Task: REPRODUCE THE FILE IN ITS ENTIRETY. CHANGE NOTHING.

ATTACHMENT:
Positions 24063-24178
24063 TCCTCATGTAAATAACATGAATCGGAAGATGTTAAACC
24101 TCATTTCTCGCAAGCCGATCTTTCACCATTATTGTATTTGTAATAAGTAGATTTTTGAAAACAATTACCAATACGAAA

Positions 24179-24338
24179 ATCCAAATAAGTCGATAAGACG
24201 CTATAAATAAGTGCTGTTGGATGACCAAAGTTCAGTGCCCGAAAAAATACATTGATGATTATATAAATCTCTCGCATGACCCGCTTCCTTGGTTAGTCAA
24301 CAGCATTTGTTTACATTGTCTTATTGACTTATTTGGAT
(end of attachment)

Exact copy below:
Positions 24063-24178
24063 TCCTCATGTAAATAACATGAATCGGAAGATGTTAAACC
24101 TCATTTCTCGCAAGCCGATCTTTCACCATTATTGTATTTGTAATAAGTAGATTTTTGAAAACAATTACCAATACGAAA

Positions 24179-24338
24179 ATCCAAATAAGTCGATAAGACG
24201 CTATAAATAAGTGCTGTTGGATGACCAAAGTTCAGTGCCCGAAAAAATACATTGATGATTATATAAATCTCTCGCATGACCCGCTTCCTTGGTTAGTCAA
24301 CAGCATTTGTTTACATTGTCTTATTGACTTATTTGGAT